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Exp Cell Res. 1996 May 1;224(2):215-23.

Modulation of expression and assembly of vinculin during in vitro fibrillar collagen-induced angiogenesis and its reversal.

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Laboratory of Connective Tissues Biology, University of Li├Ęge, Sart Tilman, Belgium.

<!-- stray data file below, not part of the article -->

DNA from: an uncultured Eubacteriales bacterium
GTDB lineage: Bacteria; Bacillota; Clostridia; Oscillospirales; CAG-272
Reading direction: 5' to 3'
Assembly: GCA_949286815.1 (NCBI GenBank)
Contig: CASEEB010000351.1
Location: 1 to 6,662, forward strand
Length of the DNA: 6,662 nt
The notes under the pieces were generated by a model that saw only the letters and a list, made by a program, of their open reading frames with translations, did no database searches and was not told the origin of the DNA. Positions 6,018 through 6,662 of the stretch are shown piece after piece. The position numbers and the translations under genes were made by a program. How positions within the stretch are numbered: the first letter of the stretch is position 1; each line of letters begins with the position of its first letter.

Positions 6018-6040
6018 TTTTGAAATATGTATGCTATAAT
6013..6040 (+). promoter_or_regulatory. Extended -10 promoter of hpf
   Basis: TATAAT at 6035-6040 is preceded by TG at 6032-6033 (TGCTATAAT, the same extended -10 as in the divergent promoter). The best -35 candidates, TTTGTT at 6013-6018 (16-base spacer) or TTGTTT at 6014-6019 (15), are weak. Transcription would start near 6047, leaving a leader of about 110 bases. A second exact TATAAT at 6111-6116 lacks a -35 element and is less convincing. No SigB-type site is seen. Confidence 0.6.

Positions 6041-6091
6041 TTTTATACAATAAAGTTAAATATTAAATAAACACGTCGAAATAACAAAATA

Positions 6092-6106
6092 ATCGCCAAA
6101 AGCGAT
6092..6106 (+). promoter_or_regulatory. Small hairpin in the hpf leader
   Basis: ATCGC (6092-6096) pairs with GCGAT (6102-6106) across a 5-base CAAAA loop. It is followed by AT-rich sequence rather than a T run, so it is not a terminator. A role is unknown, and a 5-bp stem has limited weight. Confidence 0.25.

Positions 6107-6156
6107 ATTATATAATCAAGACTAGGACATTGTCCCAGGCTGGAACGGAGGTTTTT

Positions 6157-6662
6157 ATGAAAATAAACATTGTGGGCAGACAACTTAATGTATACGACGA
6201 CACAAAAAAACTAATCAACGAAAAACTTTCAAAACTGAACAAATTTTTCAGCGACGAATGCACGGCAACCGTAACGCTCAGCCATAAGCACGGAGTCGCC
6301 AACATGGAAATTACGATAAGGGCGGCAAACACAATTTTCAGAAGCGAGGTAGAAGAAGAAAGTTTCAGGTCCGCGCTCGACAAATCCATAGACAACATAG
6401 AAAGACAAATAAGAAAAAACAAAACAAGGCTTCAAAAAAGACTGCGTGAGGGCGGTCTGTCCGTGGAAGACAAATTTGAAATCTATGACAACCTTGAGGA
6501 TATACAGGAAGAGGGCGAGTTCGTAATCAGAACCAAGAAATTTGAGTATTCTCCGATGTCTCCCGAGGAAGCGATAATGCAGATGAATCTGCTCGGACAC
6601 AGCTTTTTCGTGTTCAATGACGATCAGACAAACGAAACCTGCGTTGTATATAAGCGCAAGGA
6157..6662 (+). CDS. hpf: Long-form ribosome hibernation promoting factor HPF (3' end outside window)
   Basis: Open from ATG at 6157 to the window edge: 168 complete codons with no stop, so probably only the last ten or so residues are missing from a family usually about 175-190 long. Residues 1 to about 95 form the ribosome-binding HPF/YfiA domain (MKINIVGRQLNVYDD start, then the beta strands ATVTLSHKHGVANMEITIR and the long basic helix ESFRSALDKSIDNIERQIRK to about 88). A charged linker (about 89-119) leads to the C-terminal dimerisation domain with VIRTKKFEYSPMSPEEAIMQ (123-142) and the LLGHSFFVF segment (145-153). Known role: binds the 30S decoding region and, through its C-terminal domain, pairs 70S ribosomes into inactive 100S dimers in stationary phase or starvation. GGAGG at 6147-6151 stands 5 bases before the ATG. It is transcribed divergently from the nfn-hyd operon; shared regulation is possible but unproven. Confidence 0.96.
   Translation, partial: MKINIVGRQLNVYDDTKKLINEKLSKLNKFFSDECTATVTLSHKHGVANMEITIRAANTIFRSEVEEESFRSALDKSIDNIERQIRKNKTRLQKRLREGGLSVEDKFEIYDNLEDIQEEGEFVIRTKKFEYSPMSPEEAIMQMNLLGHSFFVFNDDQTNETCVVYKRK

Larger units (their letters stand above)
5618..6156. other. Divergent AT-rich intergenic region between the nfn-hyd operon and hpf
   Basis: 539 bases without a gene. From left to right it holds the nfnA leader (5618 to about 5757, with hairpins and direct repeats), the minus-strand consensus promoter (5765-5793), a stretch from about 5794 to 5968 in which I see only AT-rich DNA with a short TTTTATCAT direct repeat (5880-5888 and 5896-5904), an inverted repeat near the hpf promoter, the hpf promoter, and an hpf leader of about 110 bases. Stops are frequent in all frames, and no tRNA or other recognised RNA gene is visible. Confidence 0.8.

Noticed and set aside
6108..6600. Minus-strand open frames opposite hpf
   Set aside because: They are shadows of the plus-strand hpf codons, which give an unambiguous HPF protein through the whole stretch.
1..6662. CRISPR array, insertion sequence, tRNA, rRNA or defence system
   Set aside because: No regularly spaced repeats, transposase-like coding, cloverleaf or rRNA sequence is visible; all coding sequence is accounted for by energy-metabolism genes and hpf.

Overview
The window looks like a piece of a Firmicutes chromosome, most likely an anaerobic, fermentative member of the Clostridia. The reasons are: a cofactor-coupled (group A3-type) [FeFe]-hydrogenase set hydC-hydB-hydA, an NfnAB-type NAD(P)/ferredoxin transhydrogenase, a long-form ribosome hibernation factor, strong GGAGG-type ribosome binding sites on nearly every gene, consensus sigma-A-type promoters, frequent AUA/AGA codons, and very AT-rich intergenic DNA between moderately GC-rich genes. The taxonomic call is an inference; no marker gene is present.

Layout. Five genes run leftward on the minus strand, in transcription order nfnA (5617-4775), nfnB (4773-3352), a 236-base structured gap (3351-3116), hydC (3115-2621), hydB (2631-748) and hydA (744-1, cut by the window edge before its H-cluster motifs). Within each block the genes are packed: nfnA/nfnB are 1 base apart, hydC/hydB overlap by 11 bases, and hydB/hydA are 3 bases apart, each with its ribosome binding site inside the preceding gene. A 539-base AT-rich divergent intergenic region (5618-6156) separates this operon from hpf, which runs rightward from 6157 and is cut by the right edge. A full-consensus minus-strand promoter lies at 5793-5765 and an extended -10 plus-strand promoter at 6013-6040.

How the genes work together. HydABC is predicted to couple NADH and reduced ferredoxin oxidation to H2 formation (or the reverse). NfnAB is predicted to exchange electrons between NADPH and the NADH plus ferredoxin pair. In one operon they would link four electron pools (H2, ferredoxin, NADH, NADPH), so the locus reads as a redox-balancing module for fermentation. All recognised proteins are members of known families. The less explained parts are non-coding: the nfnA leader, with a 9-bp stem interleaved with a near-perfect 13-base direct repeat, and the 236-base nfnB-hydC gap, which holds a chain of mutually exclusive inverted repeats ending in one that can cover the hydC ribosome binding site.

A model of collagen-induced in vitro angiogenesis was used to investigate the modulation of expression and assembly of focal adhesion plaque-associated proteins during the process of differentiation. Human umbilical vein endothelial cells (HUVEC), first attached on an adhesive substratum (gelatin-, fibronectin-, or laminin-coated dish) or adherent collagen gel and then covered by an overlaying collagen get, organized within 3-4 days in tube-like structures (TLS). Removing the overlaying collagen gel from fully differentiated HUVEC induced a reversion of the process and HUVEC returned to a monolayer pattern. Modulations of focal adhesion-associated proteins occurring in HUVEC during the in vitro differentiation process and its reversal were investigated by Western blot analysis. A significant decrease of expression of vinculin, the integrin alpha2 subunit, talin, alpha-actinin, and actin was observed in TLS whereas the amount of FVIII-related antigen did not vary as compared to control monolayer cultures. During reversal, all the reduced proteins were markedly reexpressed. Human skin fibroblasts (HSF), submitted to the same experimental conditions, did not form TLS. Most of the focal adhesion proteins in HSF were similarly modulated by an overlaying collagen gel with the exception of vinculin, which was not modified. This particular protein was therefore more thoroughly investigated. In a nondifferentiated monolayer of HUVEC, a significant proportion of vinculin was organized into a detergent-resistant juxtamembranous structure (focal adhesion plaque) which disassembled early in TLS formation and reassembled during the reversal of the process. The reduction of vinculin during TLS formation was preceded by a downregulation of its mRNA while this mRNA was upregulated during reversal of the morphotype. These results suggest that the modulations of the cytoskeletal and focal adhesion proteins and more specifically of vinculin coupled to its subcellular redistribution are critical and early events in the cascade of mechanochemical signaling during in vitro angiogenesis induced by fibrillar collagen.

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